Волшебник никогда не опаздывает. That sentence is in here too, farther along.
LotR is very popular in Russia. My Ukrainian friend did her master's thesis on it.
If so, then would removing the не from a negative sentence change the meaning of the sentence or just sound weird?
An Eselsbruecke for those who speak German:
"Ich mag Opas nicht, die zu spaet kommen.."
-"Opas, die WATT??" (опаздывать??)
I am very late here, but "То, что я никогда не скажу" is what you want to say. :)
Would it be more correct here to use the imperfective and say буду говорить?
Good question. I've never said it, I do not habitually say it currently, and I don't foresee myself ever saying it. Would that count as perfective because not-saying is my intent?
If a mother says to a child scoldingly "You are always late" a perfectly natural response will be "I never am".
There is no difference in the verb forms for different genders in the Present and the Future tenses, only in the Past.
Late is "поздно" in Russian. It's not a verb, it's an adverb. "Опаздывать" is "being late"
Very similar in meaning, but it's not quite what the sentence says. And even a punctual person can be a bit late sometimes.
The meaning is close to the same, but it's quite a stretch to consider that an acceptable translation of the Russian sentence.
I think he's channeling LotR rather than translating the sentence. ("A wizard is never late... He arrives precisely when he means to.")
Ah, it must be too long since I read that. I have a Russian translation that I'm intending to start on soon...
I can't say this is completely unheard of but 'I am never late' would be way more common. The only time I can think one would use 'I never am late' is if they put an emphasis on 'am' to oppose someone's statement. Ex.: Jane: "This wouldn't have have happened if you weren't so late all the time." John: " But I never AM late."
Definitely an acceptable formation, though an extremely uncommon one. To provide a rule, adverbs of frequency (always, never, sometimes) tend to come between the subject and the verb, and in the case of never, almost exclusively. The issue is that, in English, the verb "be" functions as a helping verb, and such adverbs come after helping verbs (e.g. I have never been to Spain; it would be pretty unusual to say I never have been to Spain, though it is possible).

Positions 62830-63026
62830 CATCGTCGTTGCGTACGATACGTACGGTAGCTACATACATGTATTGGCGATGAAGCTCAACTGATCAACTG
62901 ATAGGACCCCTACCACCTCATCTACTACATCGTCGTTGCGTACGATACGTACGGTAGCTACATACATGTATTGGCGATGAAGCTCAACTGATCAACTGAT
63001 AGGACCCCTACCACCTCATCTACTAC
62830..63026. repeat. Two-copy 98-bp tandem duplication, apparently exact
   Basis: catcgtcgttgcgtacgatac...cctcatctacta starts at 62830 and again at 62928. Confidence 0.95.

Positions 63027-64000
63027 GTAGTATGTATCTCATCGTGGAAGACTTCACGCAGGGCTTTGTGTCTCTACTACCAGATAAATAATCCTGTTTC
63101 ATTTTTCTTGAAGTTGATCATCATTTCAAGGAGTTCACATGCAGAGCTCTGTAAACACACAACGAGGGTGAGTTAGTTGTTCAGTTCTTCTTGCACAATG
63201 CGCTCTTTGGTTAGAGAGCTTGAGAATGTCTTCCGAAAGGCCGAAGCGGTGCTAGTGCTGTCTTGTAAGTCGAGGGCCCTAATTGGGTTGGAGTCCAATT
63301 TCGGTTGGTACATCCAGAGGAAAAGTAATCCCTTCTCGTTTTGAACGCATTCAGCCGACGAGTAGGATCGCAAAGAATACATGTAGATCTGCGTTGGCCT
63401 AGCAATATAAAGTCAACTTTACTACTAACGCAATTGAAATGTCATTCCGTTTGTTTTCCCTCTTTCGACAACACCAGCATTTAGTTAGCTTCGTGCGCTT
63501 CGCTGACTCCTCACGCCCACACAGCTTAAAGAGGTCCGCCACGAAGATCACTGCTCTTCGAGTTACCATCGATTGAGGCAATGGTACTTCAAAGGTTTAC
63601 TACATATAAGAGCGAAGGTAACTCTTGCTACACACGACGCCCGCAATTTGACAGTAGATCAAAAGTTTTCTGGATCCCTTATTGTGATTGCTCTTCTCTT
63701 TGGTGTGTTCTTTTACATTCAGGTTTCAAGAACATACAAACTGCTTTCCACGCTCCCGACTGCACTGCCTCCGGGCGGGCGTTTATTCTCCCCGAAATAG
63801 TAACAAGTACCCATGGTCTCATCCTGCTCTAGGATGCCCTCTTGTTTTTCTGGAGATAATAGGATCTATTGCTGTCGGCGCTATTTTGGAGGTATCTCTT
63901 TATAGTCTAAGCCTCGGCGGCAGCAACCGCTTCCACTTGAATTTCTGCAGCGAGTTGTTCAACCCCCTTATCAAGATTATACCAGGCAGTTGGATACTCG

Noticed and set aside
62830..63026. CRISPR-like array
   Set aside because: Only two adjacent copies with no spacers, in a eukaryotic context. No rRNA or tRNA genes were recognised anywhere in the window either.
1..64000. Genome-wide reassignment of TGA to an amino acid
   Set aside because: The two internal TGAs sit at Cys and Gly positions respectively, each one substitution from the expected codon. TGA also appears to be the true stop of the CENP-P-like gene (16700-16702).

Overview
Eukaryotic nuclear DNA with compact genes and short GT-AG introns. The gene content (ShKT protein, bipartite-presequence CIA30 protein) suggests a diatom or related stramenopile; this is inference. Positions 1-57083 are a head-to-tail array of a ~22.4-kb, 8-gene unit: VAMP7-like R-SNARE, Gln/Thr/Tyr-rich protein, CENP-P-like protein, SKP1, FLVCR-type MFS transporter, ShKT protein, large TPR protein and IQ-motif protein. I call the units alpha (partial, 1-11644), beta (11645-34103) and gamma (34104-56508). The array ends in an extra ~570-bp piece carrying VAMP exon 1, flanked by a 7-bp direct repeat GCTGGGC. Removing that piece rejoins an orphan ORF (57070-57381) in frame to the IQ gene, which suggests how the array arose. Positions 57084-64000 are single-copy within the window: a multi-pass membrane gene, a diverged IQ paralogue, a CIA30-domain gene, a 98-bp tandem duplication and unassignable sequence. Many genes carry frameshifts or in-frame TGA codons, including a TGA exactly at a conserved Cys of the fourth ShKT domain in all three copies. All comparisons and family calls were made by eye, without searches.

I don't necessarily agree that this is uncommon. It has a different emphasis. For example, "Have you seen the Place of Versailles?" "No, I have never been to France." "You've been saying for years that you wanted to go to Yellowstone. Have you gone?" "No, I never have been to Yellowstone." The first is a pretty straightforward statement, while the second emphasizes "never" in a way that suggests it would have been expected, but didn't happen.
Not quite. For example:
Attract Your Dreams - Page 72 - Google Books Result
Amber Dayva - 2013 - Self-Help And I never am late—exactly because I choose not to be worried about this. My daughter once taught me an excellent lesson about worrying that I wouldn't have ...
The Widow, and the Marquess; or, Love and Pride
Theodore Edward Hook - 1868 I never am late, sir," said the marquess. “ Will you take some wine?” “ Presently,” said Sir Harry; “not having eaten any thing, I " “ I did not inquire, Sir Harry, what ...
Love and Pride - Volume 1 - Page 188 - Google Books Result
Theodore Edward Hook - 1834 - English fiction "I never am hot, Sir Harry," said Lord Snowdon. " No, I dare say," said Sir Harry, " but when one is late." "I never am late, Sir," said the Marquess. "Will you take ...
The first one, the emphasis appears to be as QuentinTheFawn said. "I know that I will never be late. And I never am late"
The next two are the same thing.
To be precise, it is used for emphasis as QuentintheFawn said.
It was also used in a particular dialect affected by the English upper classes in the 19th century. The inversion is characteristic of this. One could really consider it an extension of the emphatic usage, as the intention of the speaker was to imply self-control and considered behaviour in all that they do.
Personally, I can't read the sentence without hearing that accent!
Note that the second pair of examples are from the 19th century. English has changed somewhat since Victoria.